I know, I know, whats with all the Lagrange in my blog posts? Well, the guy was awesome! In fact so, awesome that someone else, Edward Waring in 1779, named his work after him: Langrangian Polynomials

What are these mystical polynomials, you ask? Well, let’s try asking a question, and see if you can solve it.

**I have the points (3,4), (-1, 4), (8,2), and (6,-3). Find any polynomial that goes through these points.**

Now, you may attempt this problems multiple ways. Some might approach it using calculus, others might approach it using geometry, some might still approach in some other way. In reality, we can solve this problem using pure algebra.

**Oh, and by the way, Lagrangian polynomials are simply the lowest degree polynomial that satisfies the above equation. For now, let’s just focus on getting any polynomial**.

Ok, so how do we go about this? Well let’s try inventing a polynomial that has the first point (3,4) on it, and then add more as necessary. How can we do this? Well, consider the below polynomial.

y = (x+1)(x-8)(x-6)

When looking at this polynomial, we notice that if we try plugging in values the x-values for the other points, namely (-1,4), (8,2), and (6,3), we get 0. We can see this below.

Plugging in x = -1: y = (-1 + 1)(-1-8)(-1-6) = 0*-9*-7 = 0

Plugging in x = 8: y = (8+1)(8-8)(8-6) = 9*0*2 = 0

Plugging in x = 6: y = (6+1)(6-8)(6-6) = 7*-2*0 = 0

This is quite fascinating. It seems that this polynomial will return 0 for all the other points. We did this on purpose and you will see why soon. Now let’s try plugging in for x = 3

Plugging in x = 3: y = (3+1)(3-8)(3-6) = 4*-5*-3 = 60

We can see that the point (3,60) lies on this polynomial, but we want the point (3,4), so to adjust for that we can multiply the polynomial by \frac{4}{60}. So our new polynomial is

y =\frac{4}{60}(x+1)(x-8)(x-6)

**Wow!** So we have created a polynomial that has (3,4) on it and whenever we plug in for the x-coordinates of the other points, we get 0. So why is this important?

Well consider making a similar polynomial for another point. Let’s just choose (6,3). If we go through the same process of making all the other x-coordinates of the other points but (6,3) equal to 0, we get

y =(x+1)(x-8)(x-3)

Plugging in x = 6: y = (6+1)(6-8)(6-3) = 7(-2)(-3) = 42

y = \frac{3}{-42}(x+1)(x-8)(x-3)

Well let’s try adding our new polynomial to our original polynomial. Let’s see what happens.

y = \frac{4}{60}(x+1)(x-8)(x-6) + \frac{3}{-42}(x+1)(x-8)(x-3)

When we plug in x = 3, you notice the second term becomes 0, and thus we are left with our original polynomial, meaning it will go to 4. Similarly, if we plug in x = 6, our first polynomial becomes 0, and our second polynomial acts as intended. If you notice, we essentially created **independent terms** for each point, so that if you plug in the x-coordinate of a point into its respective term, it gives its y-value, while the other terms go to 0. If we simply, repeat this process for our other two points we get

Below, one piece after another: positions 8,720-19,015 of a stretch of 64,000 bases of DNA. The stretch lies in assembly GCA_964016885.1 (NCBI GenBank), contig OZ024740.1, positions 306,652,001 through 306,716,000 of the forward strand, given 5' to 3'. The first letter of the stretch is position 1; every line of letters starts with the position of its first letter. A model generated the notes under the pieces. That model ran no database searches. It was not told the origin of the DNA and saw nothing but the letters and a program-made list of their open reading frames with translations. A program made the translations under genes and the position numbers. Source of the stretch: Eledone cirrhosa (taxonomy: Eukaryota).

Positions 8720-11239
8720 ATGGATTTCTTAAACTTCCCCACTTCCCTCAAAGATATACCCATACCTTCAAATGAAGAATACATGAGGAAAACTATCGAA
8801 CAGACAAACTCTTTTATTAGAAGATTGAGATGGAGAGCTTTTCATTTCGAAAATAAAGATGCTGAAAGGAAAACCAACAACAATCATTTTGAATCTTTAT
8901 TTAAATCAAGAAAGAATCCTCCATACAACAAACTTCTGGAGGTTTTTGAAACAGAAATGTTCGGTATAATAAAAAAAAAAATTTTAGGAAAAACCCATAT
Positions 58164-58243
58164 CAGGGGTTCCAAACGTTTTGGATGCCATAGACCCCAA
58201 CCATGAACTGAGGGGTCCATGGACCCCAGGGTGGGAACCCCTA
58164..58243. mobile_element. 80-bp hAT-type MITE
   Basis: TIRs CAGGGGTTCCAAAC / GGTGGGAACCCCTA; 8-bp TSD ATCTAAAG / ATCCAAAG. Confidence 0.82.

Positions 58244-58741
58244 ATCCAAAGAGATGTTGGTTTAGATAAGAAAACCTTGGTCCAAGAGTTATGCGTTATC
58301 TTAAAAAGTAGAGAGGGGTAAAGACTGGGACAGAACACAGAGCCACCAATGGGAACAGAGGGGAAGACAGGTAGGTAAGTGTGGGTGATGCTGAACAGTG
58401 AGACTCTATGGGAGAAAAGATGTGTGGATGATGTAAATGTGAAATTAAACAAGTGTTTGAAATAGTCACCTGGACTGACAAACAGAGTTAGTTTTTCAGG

y = \frac{4}{60}(x+1)(x-8)(x-6) + \frac{3}{-42}(x+1)(x-8)(x-3) + \frac{2}{90}(x+1)(x-6)(x-3) + \frac{4}{-252}(x-3)(x-8)(x-6)

Believe it or not, this is our Lagrangian polynomial for the set of points we had. Notice, that it is very easy to generalize the pattern, by simply creating a term for each point that correctly outputs the right y-coordinate and makes all other points go to 0. How interesting! (I won’t write the summation and formal generalization of the problem simply because it makes a simple concept look more complicated than it has to be)

In fact, what Lagrangian polynomials are taking advantage of is called orthogonality. With respect to our problem each term doesn’t interfere with the other terms, and whenever we have that concept apply, we say we have a basis comprised of our independent terms. If you want to understand orthogonality and the concept of a basis, I suggest you try learning Linear Algebra. These concepts are very overarching in math, and to some extent, the idea of a basis (as well as a linear combination) is what really makes math so applicable to so many different problems. Isn’t this cool? We used high overarching concepts in a relatively simple manner. Now, I shall simplify the above polynomial and plot it.

Oh, by the way, notice that if we have N points, we will have an N-1 degree polynomial. That’s the lowest degree possible for such a problem.

Simplified polynomial

y =\frac{x^3}{630} - \frac{19x^2}{315} + \frac{23x}{210}+\frac{146}{35}

And here is the graph of the associated polynomial for proof that it does work!

That’s really it! Below I linked some resources related to Lagrangian Polynomials. I hope you are staying safe during these times and that this was a fun little excursion into math for you! As always, that was quite a nice “byte” of math! Check out my blog post on a simpler quadratic formula if you are interested! Lagrangian Polynomials are great!

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**Resources**

http://wmueller.com/precalculus/families/lagrange.html

https://mathworld.wolfram.com/LagrangeInterpolatingPolynomial.html

https://www.quora.com/What-is-a-basis-in-linear-algebra

https://math.stackexchange.com/questions/2195513/what-exactly-is-a-basis-in-linear-algebra